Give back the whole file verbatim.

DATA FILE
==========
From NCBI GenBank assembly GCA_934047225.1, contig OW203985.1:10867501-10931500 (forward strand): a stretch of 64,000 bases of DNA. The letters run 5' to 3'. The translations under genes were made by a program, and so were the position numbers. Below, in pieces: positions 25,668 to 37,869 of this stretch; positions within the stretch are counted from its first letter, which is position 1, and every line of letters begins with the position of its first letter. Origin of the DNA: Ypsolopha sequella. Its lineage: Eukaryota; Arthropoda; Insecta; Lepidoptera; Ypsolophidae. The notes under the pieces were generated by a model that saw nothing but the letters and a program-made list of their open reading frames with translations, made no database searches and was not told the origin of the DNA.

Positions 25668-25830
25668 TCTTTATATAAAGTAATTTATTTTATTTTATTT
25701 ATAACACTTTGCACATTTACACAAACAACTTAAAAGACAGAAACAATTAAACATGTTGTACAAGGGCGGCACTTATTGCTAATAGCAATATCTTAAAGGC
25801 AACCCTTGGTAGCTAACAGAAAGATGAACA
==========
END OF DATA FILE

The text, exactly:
From NCBI GenBank assembly GCA_934047225.1, contig OW203985.1:10867501-10931500 (forward strand): a stretch of 64,000 bases of DNA. The letters run 5' to 3'. The translations under genes were made by a program, and so were the position numbers. Below, in pieces: positions 25,668 to 37,869 of this stretch; positions within the stretch are counted from its first letter, which is position 1, and every line of letters begins with the position of its first letter. Origin of the DNA: Ypsolopha sequella. Its lineage: Eukaryota; Arthropoda; Insecta; Lepidoptera; Ypsolophidae. The notes under the pieces were generated by a model that saw nothing but the letters and a program-made list of their open reading frames with translations, made no database searches and was not told the origin of the DNA.

Positions 25668-25830
25668 TCTTTATATAAAGTAATTTATTTTATTTTATTT
25701 ATAACACTTTGCACATTTACACAAACAACTTAAAAGACAGAAACAATTAAACATGTTGTACAAGGGCGGCACTTATTGCTAATAGCAATATCTTAAAGGC
25801 AACCCTTGGTAGCTAACAGAAAGATGAACA